In Zimbabwe there is a high unemployment rate, the formal economy has been overshadowed by the informal economy. Most Zimbabwean youths are out of employment, they have a lot of idle time that they use to try to numb their problems through use and abuse of drugs. The youths try to sink their problems in drugs without knowing that problems are good swimmers.

The more the youths take the drugs, the more they get used to the drugs. Drugs arguably inject viruses into their blood, they can’t let go. Some drugs induce gargantuan appetites while others kill appetite. When zonked, youths can do all sorts of things like sexual violence, robbery, thuggery, using foul language, engaging in group sex, stealing, dropping out of college and driving recklessly. Once hooked into drugs, youths lose focus, they live for the here and now, they gradually descent into mental health problems that are hard to rehabilitate.

The underlying root cause of the abuse of drugs in Zimbabwe is the economy that has gone to the dogs. When the economy of the country is fixed, it becomes absorptive and, in the process, needles are put in their right places.

Another principal cause of the negative behaviours of the Zimbabwean youths, is for this writer, the screaming absence of recreational facilities for children and youths. It does boggle the mind that Zimbabwe now has more filling stations than sports academies. Day-in and day-out spaces for car sales are being created at the expense of recreational facilities, eateries like Chicken Inn, Nandos, Chicken Slicer and KFC are mushrooming in the country at the expense of recreational facilities for the youths.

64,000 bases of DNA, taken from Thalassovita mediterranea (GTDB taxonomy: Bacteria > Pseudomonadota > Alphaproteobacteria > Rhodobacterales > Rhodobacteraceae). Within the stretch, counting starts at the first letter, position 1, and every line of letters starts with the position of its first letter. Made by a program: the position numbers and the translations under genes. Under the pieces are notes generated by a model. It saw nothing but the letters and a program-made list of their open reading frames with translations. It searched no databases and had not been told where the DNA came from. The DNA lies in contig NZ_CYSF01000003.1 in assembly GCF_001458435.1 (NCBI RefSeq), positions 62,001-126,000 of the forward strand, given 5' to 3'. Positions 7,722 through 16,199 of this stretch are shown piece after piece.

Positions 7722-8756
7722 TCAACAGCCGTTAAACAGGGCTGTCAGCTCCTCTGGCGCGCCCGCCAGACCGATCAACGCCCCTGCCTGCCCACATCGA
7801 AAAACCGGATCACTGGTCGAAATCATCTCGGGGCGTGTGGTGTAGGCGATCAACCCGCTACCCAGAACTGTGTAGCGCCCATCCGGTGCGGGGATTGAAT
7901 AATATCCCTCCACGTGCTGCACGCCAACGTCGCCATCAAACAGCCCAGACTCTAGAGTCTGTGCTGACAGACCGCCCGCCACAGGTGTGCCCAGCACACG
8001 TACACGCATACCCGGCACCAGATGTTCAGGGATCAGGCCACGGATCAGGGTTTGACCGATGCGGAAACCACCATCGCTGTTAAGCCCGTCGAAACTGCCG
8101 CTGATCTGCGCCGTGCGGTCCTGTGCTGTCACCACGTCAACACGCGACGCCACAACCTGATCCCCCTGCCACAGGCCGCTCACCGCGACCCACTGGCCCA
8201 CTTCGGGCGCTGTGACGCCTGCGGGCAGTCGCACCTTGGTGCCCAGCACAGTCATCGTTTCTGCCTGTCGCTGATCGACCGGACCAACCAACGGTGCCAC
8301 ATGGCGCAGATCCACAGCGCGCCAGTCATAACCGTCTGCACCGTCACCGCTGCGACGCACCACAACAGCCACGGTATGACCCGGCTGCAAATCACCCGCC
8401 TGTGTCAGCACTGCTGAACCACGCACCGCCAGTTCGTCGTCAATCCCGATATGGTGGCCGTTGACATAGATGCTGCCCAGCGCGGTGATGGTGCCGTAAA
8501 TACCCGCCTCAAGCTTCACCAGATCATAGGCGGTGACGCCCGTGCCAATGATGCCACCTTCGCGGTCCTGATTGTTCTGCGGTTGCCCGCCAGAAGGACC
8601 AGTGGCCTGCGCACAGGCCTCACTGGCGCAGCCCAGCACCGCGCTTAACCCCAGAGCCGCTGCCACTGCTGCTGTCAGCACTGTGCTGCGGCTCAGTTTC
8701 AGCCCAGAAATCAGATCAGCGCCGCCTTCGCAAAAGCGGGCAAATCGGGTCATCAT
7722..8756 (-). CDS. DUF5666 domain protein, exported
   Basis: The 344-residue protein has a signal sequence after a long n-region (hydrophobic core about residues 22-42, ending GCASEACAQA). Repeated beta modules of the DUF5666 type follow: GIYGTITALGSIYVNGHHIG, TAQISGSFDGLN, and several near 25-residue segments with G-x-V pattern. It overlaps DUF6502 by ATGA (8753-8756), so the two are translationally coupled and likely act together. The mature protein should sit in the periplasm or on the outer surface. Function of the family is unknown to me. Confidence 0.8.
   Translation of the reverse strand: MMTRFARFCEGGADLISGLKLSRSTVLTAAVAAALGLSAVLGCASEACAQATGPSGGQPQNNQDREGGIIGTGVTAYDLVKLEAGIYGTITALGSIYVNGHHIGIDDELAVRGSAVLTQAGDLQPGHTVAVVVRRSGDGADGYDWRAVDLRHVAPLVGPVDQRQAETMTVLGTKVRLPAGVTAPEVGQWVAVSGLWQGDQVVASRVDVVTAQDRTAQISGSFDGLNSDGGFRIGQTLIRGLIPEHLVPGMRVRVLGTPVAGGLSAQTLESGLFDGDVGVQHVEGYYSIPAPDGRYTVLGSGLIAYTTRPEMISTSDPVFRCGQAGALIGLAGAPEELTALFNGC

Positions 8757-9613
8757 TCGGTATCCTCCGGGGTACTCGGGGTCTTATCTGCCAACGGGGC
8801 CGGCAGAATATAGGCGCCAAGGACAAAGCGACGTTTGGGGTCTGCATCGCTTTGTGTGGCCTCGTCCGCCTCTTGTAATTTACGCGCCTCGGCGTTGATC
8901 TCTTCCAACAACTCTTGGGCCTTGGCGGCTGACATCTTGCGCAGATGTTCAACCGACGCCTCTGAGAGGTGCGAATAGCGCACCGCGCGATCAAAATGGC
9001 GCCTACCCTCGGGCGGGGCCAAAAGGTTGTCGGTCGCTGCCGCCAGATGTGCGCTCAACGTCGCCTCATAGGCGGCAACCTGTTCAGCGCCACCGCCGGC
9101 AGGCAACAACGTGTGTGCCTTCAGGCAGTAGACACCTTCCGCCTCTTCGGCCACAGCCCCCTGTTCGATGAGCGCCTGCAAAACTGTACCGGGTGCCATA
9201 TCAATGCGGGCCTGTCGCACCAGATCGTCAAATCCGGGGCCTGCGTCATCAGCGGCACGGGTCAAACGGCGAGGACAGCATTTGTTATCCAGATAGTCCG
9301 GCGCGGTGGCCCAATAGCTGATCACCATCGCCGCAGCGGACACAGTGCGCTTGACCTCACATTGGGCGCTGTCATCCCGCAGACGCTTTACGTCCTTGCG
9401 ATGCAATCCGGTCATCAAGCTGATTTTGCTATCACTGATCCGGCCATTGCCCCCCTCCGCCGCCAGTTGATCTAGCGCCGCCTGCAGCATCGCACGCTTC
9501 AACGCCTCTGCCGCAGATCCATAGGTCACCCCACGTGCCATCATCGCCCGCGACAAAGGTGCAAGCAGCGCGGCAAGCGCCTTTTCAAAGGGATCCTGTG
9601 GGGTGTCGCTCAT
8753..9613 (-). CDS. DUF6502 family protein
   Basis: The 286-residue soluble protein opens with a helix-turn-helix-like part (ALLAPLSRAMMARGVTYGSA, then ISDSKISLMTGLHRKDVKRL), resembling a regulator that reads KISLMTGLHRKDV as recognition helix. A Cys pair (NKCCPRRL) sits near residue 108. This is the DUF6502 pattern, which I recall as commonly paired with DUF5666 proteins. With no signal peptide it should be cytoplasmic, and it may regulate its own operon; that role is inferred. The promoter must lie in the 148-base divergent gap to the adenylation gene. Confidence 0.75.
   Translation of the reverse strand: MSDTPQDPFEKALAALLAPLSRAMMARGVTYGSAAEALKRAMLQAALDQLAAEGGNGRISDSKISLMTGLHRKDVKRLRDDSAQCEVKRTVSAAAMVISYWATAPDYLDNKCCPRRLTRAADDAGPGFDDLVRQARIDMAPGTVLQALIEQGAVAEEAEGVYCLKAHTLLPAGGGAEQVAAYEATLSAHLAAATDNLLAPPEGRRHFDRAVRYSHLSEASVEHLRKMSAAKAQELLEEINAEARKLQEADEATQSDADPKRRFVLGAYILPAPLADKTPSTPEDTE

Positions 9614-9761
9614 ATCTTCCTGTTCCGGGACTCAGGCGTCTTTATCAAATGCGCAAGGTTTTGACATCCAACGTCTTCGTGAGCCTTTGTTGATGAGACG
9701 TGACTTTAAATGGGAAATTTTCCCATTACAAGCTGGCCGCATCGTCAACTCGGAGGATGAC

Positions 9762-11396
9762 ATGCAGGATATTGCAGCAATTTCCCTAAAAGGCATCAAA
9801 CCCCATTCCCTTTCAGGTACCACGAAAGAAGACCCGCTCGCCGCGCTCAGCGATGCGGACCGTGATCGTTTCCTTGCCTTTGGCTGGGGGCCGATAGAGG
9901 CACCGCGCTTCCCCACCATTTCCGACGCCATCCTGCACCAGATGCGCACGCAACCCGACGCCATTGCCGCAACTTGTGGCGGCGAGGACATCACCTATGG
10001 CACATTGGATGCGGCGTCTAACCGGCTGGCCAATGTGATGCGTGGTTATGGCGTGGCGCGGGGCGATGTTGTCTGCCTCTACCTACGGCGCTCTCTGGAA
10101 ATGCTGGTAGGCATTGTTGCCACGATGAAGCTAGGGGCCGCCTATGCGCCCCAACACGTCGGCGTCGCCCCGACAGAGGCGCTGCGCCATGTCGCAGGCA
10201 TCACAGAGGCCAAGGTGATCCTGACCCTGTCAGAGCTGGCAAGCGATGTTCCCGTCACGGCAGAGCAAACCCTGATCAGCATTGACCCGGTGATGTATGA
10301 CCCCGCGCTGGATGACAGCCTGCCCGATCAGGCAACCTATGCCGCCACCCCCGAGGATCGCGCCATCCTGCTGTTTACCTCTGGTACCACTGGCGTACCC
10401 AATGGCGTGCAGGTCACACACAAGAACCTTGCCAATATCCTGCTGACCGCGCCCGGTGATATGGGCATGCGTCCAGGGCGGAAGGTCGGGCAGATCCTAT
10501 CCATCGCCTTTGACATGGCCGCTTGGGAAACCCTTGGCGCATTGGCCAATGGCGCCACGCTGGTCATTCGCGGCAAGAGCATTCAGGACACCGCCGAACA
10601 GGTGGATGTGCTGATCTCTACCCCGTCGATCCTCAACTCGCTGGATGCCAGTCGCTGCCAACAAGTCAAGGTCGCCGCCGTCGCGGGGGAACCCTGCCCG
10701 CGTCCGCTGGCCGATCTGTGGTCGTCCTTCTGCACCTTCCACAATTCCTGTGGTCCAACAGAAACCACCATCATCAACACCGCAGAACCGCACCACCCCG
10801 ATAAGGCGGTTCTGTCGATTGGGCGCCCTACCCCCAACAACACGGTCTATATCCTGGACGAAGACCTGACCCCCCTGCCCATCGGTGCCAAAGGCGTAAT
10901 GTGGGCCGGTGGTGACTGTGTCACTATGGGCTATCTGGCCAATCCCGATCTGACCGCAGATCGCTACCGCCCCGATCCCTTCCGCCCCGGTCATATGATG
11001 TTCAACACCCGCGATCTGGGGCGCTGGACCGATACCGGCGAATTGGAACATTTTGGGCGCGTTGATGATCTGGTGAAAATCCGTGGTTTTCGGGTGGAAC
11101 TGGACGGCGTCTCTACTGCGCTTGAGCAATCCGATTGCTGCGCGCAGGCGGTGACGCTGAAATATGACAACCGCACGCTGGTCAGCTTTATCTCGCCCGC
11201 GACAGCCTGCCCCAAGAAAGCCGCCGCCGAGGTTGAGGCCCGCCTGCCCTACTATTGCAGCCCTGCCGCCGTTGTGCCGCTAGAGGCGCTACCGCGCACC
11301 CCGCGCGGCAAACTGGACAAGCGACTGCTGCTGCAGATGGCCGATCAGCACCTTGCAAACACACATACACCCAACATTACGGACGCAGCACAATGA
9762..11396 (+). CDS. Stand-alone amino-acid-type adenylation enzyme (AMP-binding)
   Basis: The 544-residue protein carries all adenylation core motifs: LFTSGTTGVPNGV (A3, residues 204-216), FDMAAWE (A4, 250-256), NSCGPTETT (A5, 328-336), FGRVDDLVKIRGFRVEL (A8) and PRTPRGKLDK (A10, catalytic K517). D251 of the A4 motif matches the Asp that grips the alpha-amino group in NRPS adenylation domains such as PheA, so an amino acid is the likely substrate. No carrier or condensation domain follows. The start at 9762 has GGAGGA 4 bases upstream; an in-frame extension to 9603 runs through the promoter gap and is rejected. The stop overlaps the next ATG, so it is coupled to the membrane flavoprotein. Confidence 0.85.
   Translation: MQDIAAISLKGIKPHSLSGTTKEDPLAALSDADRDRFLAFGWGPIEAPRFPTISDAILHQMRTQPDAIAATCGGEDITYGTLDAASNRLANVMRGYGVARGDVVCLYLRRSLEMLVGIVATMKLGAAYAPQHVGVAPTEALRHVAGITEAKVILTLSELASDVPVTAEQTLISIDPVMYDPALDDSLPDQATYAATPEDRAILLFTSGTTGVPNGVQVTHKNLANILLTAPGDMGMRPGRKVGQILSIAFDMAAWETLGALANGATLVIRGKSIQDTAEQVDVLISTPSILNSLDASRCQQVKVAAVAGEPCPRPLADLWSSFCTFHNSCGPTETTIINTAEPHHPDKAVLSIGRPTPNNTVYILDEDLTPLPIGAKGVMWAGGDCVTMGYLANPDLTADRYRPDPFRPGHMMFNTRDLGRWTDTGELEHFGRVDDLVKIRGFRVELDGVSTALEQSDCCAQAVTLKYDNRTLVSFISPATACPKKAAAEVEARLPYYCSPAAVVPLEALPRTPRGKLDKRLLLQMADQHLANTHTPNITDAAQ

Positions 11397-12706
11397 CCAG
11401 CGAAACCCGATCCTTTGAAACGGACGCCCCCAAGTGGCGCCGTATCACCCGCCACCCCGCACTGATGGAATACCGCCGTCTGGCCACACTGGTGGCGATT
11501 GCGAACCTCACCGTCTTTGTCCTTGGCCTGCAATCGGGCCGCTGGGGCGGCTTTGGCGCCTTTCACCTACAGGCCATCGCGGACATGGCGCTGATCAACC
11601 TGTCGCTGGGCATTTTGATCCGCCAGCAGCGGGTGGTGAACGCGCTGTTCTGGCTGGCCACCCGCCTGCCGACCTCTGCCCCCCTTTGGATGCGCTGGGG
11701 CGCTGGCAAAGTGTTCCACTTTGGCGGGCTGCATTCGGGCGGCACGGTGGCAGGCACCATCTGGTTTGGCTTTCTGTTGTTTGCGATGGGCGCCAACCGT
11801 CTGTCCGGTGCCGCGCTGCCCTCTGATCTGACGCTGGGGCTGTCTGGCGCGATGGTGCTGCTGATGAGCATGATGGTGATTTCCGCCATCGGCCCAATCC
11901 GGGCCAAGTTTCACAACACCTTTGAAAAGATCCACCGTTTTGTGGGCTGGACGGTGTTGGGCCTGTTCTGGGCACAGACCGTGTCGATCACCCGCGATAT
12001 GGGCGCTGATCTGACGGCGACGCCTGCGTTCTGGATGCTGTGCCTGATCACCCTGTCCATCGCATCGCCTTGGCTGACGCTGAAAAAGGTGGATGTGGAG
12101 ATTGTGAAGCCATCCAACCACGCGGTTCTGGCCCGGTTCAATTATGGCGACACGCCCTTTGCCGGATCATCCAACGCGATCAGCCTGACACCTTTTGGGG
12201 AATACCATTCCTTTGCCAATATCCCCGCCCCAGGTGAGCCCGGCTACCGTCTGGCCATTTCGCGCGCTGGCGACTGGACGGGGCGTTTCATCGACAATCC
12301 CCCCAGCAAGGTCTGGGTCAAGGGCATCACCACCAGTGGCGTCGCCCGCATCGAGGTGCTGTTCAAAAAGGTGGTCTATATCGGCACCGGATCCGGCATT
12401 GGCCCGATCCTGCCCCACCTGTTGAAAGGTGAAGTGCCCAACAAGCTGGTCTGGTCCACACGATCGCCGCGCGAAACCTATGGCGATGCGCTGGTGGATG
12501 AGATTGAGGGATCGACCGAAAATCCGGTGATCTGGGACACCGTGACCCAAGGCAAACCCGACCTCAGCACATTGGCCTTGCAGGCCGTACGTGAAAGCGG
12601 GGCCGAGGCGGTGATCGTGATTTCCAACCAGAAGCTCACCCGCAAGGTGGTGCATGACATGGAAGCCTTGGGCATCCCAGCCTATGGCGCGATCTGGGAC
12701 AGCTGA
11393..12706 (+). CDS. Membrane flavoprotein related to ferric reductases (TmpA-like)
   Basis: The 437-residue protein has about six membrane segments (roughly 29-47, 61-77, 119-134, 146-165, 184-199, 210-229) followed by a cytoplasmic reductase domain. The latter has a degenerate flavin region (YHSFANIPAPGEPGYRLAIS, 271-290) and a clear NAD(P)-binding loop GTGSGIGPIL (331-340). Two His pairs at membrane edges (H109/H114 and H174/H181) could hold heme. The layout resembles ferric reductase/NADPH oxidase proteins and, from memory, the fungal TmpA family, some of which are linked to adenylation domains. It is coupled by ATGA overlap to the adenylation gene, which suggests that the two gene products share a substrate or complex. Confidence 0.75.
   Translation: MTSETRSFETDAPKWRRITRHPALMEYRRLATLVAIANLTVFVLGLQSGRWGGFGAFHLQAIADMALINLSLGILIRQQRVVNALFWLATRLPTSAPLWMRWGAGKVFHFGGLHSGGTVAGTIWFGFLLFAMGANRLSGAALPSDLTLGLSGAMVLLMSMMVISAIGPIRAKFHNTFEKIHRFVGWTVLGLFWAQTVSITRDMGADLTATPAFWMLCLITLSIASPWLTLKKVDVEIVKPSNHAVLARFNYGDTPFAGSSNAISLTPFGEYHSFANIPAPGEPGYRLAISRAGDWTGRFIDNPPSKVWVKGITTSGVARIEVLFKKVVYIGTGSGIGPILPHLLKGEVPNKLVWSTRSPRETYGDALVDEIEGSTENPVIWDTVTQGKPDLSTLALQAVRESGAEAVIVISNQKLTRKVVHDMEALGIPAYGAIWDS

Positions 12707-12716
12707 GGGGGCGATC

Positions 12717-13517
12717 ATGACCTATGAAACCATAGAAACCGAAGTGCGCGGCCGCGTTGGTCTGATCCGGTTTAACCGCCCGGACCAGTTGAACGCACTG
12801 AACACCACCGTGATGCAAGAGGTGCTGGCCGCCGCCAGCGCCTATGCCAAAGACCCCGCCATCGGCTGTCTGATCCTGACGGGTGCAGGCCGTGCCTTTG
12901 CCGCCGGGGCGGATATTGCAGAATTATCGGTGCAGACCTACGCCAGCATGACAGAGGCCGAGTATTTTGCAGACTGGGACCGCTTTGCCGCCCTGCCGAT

Political leaders in Zimbabwe should rethink thinking in terms of developmental processes that are pro-poor and inclusive. The Zimbabwean youths have nowhere to go to spend their time productively, all spaces have been taken up by housing units, food courts and filling stations. This writer questions the sanity of the leadership that puts a premium on allocating housing units to people without considering recreational facilities for children and the youths. Play is critical for the moral, intellectual, spiritual, physical, emotional and linguistic development of children and youths.

Observably, gated communities are also sprouting within Harare and they are coming bereft of corresponding spaces for recreational facilities.

For the little children and the youths, play has now been privatised, corporatised if not commodified through food courts that have created play facilities for customers who would have bought food.

Let the children and the youths play, and this will cut down on cases of substance abuse. Idle youths experiment with sex and beer and will also increasingly fall back on the digital public space for pornography and other activities that are not progressive.

In some countries where terrorist activities are common, research has shown that youths have been recruited into terrorist organisations through the digital public spaces that they are always using because of having nothing to do.

The cup of misery for the Zimbabwean youths is not yet full, until the politics and economy of the country are fixed. Everything falls and rises on leadership, thence the Zimbabwean leadership has a duty of safeguarding and protecting the youths of Zimbabwe through distributive justice.

 Nicholas Aribino is the ZimCare Trust country director. He writes here in his personal capacity.

Related Topics